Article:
Go, go gadget elongation!
The story begins with the murder of the wife of the Elongated Man, apparently a long-time member of the Justice League. My skepticism kicked in by wondering why there are so many similar superheroes with similar powers: Plastic Man, the guy from the Fantastic Four, not to mention my favorite childhood toy, Stretch Armstrong, all have the same stretchy/morphy abilities as this Elongated Man. So why start with this knock-off character I’ve never heard of? By the end of the first chapter, however, I felt for the guy. Meltzer makes the Elongated Man’s relationship with his wife pure and loving, and Rags Morales, the artist, draws the Elongated Man in his grief and makes it heartbreaking. In one panel, you see his anguish simply by the fact that he can’t keep his jaw hinged onto his face.
The rest of the story is about the Justice League’s attempts to find the killer. Other family members of superheroes are threatened despite all the secret identities, and facts surface about past encounters with certain supervillains. One baddie is called Dr. Light, and we find out he once before discovered the identity of the Elongated Man’s wife, threatened her, and had to be dealt with. Since the superheroes don’t normally kill their enemies if they can help it, they decide in the spur of the moment to wipe his mind with a controversial magical procedure. This, naturally, drives him more crazy than he was already, and the repercussions of this mind-wipe are felt throughout the super community. The revelation of this event causes a schism within the League and the other groups of heroes they encounter.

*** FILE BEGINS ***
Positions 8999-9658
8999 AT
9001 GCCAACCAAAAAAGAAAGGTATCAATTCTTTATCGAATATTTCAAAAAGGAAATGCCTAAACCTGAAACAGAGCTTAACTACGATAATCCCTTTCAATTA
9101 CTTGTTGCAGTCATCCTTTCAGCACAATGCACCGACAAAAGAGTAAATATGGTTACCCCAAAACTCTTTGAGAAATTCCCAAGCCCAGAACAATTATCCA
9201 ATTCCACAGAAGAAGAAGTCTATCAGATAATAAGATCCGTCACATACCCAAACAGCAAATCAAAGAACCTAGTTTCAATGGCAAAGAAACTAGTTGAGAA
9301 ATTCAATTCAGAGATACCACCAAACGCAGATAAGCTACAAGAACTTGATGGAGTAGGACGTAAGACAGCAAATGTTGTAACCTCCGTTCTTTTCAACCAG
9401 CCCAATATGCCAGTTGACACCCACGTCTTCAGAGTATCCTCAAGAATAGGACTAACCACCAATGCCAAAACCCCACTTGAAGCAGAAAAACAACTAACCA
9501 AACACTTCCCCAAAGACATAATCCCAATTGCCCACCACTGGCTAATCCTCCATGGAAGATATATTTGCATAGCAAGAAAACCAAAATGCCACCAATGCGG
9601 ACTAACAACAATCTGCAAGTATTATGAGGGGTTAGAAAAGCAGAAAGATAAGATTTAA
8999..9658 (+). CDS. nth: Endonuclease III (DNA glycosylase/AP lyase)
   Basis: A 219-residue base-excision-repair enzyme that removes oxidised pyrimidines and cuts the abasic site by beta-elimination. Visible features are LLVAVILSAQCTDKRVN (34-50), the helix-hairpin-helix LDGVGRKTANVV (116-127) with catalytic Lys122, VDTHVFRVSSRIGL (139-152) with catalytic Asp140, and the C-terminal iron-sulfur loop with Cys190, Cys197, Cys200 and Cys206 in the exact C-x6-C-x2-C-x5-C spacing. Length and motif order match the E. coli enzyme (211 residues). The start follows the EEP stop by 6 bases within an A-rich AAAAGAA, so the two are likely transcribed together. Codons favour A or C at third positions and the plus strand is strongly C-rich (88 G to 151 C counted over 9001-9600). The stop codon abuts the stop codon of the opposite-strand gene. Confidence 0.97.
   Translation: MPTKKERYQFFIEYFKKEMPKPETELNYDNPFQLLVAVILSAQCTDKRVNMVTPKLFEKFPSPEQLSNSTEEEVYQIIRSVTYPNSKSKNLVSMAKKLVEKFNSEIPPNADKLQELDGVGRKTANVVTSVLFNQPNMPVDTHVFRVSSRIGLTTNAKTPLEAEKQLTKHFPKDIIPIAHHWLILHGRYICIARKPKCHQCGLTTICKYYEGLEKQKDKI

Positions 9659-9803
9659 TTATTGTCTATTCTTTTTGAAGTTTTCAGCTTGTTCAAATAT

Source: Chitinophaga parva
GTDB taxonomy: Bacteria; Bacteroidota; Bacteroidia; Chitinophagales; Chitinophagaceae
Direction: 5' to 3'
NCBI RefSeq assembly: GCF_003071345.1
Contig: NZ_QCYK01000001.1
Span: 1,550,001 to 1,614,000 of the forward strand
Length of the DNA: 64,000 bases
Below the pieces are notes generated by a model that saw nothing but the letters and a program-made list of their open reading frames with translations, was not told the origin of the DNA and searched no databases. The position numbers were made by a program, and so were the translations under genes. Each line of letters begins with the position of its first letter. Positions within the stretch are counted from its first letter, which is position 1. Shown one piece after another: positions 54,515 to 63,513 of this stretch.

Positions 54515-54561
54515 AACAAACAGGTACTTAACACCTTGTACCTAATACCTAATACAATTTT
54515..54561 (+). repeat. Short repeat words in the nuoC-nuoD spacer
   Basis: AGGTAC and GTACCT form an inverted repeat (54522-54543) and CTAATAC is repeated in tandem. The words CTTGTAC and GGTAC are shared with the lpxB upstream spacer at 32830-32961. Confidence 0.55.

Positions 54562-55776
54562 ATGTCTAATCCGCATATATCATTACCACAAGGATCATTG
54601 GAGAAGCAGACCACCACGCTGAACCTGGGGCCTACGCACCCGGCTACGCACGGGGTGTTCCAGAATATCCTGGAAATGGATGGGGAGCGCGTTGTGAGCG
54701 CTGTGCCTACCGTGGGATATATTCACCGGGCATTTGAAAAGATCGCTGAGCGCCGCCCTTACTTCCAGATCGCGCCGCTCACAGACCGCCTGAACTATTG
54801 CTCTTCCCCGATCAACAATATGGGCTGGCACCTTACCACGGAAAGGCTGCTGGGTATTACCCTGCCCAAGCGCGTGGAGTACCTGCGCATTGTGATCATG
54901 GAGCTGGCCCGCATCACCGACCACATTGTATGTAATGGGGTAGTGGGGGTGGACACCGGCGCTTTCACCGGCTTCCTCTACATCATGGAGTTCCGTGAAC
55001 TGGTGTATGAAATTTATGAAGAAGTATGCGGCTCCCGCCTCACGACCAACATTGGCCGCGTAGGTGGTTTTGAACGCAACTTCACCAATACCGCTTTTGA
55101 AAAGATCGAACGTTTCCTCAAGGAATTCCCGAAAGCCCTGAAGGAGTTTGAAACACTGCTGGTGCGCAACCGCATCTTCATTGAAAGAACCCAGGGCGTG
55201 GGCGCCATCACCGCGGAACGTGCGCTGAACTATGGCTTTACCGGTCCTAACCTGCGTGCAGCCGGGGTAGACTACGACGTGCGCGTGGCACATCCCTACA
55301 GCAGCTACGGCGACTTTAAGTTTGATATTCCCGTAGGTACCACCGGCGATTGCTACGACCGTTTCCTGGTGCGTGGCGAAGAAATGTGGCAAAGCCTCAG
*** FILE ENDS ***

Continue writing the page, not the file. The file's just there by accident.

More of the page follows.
The Green Stare
Most of the book is narrated by the Green Arrow, a character I’d heard of but about whom I’ve never known much. Meltzer includes Green Arrow’s reflections on the other heroes as a way to ponder his own needs and emotions, as he grieves for the loss of friends and relatives. Also, I found it interesting that Green Arrow always calls the other heroes by their real names, not their superhero names. Batman is Bruce. Superman is Clark. This brings his character to a relatable, human level, where he’s showing how he’s dealing with actual people, not out-of-this-world experiences that we readers can’t connect to.
Meltzer makes us question what we know about these heroes, while clearly showing that the heroes themselves aren’t sure what they know. The new Robin’s father finds out his son has been running around with Batman at night, putting himself in mortal danger, so Robin attempts to finally make a connection with his father. The hero Atom is able to reconcile with his ex-wife and start the relationship anew. And you know from the tone that both of these relationships are doomed. Even Clark Kent—perfect Superman—finds himself becoming estranged from his adopted parents out on their Kansas farm. This story is much more about these familial interactions than it is about fighting bad guys with super powers.
That’s why it’s such a great introduction to this universe, to these heroes. This is a first-class murder-mystery that just happens to involve heroes with super powers. Blame Watchmen, blame the new breed of superhero movies, but superheroes today are flawed and human. And that’s the only way to get a pedestrian cynic like me to appreciate what DC is trying to do with its Crisis series and accept new stories from these fabled characters.